An educational panel voted early Tuesday to shut down 22 low-performing schools in New York City, frustrating scores of parents who crowded a Brooklyn auditorium on the eve of the vote to protest the impending closures.
The schools targeted for closure are in Queens, Brooklyn, the Bronx and Manhattan. The city says these schools consistently perform poorly on evaluations.
Sign-wielding parents chanted "we can fight back" during a six-hour attempt to convince the panel to keep the schools open. The meeting was held at Brooklyn Technical High School, which is not slated for closure.
Schools Chancellor Dennis Walcott told reporters after the vote that many of those schools do not improve test scores, despite the city's efforts to help them do so.
"We are constantly working with schools to improve their outcomes," Walcott said. "There are, unfortunately, some schools that just do not get better."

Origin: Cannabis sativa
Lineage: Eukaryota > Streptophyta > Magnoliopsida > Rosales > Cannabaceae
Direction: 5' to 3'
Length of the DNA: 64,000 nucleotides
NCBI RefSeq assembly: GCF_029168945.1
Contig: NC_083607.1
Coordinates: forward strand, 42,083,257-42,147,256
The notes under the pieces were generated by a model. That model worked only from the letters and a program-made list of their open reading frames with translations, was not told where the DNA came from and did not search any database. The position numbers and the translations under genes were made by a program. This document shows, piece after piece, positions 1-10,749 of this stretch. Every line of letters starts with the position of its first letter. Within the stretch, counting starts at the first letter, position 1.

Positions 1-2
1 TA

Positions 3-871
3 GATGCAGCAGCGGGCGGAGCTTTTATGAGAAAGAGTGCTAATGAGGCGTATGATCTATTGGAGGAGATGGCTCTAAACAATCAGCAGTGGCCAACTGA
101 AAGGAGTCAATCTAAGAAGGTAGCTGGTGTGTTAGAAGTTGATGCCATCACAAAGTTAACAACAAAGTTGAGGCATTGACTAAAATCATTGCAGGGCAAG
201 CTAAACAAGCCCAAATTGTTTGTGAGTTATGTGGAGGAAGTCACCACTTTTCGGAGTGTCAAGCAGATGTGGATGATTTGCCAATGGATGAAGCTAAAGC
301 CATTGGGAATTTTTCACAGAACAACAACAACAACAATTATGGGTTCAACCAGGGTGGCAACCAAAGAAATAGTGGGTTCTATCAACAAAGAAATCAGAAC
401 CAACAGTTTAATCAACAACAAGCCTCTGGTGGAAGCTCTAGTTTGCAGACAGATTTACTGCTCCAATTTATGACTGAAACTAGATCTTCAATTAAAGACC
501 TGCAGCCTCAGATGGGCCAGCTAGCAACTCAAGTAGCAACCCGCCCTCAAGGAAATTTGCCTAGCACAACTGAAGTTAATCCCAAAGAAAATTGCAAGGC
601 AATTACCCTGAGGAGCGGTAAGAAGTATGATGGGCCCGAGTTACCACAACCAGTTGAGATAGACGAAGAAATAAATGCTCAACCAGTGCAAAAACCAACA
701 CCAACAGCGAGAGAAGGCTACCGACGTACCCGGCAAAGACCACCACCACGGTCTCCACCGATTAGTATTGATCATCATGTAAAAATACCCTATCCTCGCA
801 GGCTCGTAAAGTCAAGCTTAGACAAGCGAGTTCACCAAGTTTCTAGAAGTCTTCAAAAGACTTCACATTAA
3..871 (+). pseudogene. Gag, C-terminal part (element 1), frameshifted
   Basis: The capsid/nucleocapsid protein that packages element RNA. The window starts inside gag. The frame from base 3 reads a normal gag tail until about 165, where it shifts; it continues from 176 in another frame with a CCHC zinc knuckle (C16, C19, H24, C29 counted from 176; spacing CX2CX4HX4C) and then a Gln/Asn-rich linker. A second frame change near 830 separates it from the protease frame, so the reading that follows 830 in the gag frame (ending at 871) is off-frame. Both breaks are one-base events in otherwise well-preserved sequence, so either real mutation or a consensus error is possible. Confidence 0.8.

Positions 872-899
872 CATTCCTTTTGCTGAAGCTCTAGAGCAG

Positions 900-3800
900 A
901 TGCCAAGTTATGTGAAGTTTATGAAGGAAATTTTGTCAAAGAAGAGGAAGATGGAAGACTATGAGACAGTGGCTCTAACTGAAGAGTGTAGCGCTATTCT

Click here for a full list of schools slated for closure.
Angry parents say the schools slated for closure are more than buildings for learning; they're anchors for communities.
"A lot of these kids have come to adapt, to be accustomed to the teachers and the staff and the counselors, and to take that all away from them is going to devastate them," said one woman who attended the meeting.
Another man called the closures "a disgrace," accusing the panel of not caring about the parents and children who attend the 22 schools slated for closure -- or the teachers who work at them.
The Department of Education did not immediately return NBC 4 New York's request for comment on what would happen to the students and teachers who attend and work at the schools.
Some 142 schools have been shut down or approved for phase-out since 2002.